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Science Forum

Science Forum

  1. 14 Dec '16 20:07
    https://en.wikipedia.org/wiki/Great_Smog_of_London

    http://today.tamu.edu/2016/11/14/researchers-solve-mystery-of-historic-1952-london-fog-and-current-chinese-haze/

    "Researchers Solve Mystery of Historic 1952 London Fog and Current Chinese Haze"

    The article's leading author is Zhang Renyi, a Chinese professor at Texas A&M.
  2. Standard member sonhouse
    Fast and Curious
    15 Dec '16 13:42
    Originally posted by Duchess64
    https://en.wikipedia.org/wiki/Great_Smog_of_London

    http://today.tamu.edu/2016/11/14/researchers-solve-mystery-of-historic-1952-london-fog-and-current-chinese-haze/

    "Researchers Solve Mystery of Historic 1952 London Fog and Current Chinese Haze"

    The article's leading author is Zhang Renyi, a Chinese professor at Texas A&M.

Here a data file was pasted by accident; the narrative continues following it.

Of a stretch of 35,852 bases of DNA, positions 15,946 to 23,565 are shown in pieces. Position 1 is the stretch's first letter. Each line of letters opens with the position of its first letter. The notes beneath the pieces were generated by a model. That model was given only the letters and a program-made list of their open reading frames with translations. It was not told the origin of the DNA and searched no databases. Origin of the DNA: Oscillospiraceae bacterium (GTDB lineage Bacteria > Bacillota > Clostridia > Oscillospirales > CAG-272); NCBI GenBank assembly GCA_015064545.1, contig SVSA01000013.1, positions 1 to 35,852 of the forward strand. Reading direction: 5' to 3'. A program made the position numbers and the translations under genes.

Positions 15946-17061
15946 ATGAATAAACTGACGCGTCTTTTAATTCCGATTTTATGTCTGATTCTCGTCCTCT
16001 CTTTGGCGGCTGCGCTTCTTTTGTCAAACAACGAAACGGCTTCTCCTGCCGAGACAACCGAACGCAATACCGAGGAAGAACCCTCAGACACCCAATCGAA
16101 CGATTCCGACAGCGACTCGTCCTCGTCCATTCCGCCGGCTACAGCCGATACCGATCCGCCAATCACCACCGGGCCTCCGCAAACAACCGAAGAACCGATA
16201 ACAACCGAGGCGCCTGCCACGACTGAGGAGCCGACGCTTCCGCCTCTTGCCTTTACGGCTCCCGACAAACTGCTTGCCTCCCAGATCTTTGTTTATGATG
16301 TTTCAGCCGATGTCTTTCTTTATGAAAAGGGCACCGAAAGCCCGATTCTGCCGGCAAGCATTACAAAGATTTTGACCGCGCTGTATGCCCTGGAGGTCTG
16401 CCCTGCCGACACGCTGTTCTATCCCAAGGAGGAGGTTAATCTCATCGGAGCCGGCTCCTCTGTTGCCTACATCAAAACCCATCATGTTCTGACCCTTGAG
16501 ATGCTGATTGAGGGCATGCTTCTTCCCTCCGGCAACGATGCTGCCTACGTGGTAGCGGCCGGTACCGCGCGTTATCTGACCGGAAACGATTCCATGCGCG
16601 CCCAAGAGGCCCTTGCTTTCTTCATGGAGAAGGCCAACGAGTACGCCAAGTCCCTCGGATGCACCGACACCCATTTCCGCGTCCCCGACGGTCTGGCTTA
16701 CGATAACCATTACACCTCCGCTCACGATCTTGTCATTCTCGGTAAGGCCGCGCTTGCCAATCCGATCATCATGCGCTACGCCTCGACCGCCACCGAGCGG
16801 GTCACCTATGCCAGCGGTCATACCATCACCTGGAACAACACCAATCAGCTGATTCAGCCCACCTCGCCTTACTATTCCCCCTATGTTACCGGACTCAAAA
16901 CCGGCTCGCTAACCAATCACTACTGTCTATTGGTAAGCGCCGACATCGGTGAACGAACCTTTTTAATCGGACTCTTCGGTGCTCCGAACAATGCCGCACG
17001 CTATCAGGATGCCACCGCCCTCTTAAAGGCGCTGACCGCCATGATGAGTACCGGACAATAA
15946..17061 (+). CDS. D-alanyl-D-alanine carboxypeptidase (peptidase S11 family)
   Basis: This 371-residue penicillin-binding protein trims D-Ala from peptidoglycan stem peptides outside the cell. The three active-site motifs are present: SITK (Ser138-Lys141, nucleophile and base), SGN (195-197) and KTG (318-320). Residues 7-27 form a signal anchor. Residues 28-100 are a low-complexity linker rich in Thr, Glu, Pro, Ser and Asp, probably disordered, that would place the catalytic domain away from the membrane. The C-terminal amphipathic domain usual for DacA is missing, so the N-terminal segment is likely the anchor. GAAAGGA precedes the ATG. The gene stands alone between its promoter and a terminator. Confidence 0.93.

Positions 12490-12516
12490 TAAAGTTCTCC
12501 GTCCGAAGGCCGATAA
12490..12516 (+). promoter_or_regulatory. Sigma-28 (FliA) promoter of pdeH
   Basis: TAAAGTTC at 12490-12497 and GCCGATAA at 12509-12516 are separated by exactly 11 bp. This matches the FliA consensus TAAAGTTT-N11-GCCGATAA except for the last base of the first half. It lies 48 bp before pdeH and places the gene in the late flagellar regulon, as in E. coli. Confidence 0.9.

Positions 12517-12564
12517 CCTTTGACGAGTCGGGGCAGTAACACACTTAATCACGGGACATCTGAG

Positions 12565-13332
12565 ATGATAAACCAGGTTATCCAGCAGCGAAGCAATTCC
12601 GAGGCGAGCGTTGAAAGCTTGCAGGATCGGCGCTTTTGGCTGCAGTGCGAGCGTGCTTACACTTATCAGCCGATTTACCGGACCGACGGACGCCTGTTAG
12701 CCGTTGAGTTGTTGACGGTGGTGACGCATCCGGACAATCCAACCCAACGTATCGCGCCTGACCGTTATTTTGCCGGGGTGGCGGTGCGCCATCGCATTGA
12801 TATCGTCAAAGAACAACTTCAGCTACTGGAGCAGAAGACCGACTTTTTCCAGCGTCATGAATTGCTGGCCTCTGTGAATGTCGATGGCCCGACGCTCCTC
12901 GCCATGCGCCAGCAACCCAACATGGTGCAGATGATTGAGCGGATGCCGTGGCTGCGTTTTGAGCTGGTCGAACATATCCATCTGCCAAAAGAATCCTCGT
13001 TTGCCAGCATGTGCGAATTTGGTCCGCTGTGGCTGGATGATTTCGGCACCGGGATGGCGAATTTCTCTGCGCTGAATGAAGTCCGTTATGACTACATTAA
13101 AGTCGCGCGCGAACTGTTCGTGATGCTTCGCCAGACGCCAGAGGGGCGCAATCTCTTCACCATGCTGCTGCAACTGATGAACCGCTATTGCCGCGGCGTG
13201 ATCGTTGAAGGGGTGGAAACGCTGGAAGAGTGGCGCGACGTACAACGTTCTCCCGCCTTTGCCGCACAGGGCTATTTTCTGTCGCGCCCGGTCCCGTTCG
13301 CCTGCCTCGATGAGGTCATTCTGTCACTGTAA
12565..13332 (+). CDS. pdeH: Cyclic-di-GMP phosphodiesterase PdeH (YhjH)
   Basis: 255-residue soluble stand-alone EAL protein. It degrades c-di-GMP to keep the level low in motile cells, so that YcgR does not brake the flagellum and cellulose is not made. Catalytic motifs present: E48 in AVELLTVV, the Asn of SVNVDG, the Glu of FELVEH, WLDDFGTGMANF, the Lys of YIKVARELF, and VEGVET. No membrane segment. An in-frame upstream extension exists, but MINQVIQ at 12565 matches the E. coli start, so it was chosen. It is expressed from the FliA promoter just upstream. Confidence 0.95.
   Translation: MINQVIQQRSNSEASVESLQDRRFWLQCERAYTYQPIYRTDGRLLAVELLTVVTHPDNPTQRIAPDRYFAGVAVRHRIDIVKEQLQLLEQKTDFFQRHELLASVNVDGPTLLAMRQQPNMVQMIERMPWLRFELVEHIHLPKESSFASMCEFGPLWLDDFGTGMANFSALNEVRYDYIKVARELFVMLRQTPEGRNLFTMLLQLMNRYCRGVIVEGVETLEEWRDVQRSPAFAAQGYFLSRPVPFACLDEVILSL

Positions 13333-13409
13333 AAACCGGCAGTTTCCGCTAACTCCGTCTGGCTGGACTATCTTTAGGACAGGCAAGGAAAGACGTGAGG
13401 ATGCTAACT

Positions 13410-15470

Something to think about for sure.

    When I was a child, in Los Angeles, I had a series of pulmenary illnesses, bronchitis, pneumonia and such and I remember vividly, maybe 7 years old, being driven throught the streets of LA to children's hospital, this was around 1950 or so, I remembe looking out the window, here I am, a child with pneumonia and such, seeing the air between the buildings, a clearly distinct foggy greenish brown color. And That's where they took me for pneumonia...

    LA is almost pristine compared to those days but they still have attacks of smog. I used to live in Venice Beach, near Santa Monica and mostly we had very nice clear ocean air from the breeze coming off the ocean, but one day in a hundred or so, the air would come from the LA direction and boy was it bad, even after they got their act together in LA, it is still not great. So the gist of that is, if you want to live in Southern California, move to San Diego. Escondido, Vista, San Marcos and the like. I went to college in San Marcos, Palomar College and we NEVER had smog.